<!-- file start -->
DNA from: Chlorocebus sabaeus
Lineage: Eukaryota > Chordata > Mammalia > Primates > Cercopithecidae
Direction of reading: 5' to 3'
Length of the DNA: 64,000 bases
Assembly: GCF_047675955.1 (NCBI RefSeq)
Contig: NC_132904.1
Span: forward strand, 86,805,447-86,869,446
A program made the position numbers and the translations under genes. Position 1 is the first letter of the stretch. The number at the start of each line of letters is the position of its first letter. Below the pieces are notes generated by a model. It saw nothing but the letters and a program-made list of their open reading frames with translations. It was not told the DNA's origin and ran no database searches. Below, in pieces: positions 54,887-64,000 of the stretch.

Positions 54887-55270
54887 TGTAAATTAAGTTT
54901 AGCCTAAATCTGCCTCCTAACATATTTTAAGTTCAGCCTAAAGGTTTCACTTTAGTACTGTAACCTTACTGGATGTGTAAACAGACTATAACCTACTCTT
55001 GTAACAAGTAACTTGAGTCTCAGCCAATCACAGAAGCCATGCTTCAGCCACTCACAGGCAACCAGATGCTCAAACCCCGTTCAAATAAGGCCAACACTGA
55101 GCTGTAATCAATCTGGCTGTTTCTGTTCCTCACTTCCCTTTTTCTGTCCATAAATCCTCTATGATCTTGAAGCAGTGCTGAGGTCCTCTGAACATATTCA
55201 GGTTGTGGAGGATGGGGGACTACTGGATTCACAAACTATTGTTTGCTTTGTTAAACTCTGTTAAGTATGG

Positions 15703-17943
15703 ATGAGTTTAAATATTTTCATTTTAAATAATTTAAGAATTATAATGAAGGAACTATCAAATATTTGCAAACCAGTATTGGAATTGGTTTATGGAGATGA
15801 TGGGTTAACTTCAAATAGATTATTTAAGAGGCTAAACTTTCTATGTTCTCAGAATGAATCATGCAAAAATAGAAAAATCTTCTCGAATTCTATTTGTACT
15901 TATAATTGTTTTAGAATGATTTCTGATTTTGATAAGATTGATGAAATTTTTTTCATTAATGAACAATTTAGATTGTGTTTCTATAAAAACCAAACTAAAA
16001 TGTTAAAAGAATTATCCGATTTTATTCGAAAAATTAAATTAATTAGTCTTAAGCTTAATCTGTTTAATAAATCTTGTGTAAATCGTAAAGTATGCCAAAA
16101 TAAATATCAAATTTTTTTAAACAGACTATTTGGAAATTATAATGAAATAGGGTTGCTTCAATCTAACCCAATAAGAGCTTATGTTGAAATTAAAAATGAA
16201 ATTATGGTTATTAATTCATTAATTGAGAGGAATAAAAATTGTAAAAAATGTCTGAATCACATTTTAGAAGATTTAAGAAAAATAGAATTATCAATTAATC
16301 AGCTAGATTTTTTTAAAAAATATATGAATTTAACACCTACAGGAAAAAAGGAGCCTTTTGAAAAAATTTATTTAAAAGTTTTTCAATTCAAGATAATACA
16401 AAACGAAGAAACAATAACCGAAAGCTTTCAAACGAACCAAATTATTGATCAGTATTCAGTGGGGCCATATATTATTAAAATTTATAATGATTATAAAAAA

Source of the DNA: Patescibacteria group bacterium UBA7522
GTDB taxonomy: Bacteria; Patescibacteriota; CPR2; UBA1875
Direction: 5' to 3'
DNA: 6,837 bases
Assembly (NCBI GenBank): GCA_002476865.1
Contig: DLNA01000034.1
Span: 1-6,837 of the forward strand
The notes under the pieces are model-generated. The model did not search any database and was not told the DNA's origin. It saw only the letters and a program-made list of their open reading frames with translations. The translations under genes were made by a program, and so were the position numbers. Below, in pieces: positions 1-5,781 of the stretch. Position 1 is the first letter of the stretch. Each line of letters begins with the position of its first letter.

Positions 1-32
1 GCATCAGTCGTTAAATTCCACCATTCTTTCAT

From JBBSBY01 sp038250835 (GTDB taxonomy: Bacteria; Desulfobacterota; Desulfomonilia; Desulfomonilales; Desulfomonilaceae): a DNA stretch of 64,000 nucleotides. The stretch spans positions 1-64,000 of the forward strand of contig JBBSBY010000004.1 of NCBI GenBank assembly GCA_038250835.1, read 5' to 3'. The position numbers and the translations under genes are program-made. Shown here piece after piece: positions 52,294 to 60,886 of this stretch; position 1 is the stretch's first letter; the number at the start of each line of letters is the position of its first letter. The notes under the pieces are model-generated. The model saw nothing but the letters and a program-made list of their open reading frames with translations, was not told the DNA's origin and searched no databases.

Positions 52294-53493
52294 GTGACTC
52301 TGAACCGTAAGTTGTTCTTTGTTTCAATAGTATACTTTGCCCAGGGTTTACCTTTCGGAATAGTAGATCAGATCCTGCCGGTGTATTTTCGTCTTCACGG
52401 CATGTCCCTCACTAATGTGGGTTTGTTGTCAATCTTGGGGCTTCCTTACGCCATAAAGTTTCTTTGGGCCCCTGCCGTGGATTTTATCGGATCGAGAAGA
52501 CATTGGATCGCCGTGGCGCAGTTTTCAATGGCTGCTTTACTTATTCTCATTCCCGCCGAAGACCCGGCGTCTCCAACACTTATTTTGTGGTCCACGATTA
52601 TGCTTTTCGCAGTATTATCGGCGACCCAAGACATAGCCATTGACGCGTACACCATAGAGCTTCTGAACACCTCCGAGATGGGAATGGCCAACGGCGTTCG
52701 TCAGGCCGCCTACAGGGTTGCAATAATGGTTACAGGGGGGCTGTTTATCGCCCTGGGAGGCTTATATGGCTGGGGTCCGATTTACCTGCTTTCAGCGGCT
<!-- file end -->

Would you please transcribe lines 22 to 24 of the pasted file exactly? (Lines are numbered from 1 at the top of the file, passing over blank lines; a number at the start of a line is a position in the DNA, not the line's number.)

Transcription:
16301 AGCTAGATTTTTTTAAAAAATATATGAATTTAACACCTACAGGAAAAAAGGAGCCTTTTGAAAAAATTTATTTAAAAGTTTTTCAATTCAAGATAATACA
16401 AAACGAAGAAACAATAACCGAAAGCTTTCAAACGAACCAAATTATTGATCAGTATTCAGTGGGGCCATATATTATTAAAATTTATAATGATTATAAAAAA

Source of the DNA: Patescibacteria group bacterium UBA7522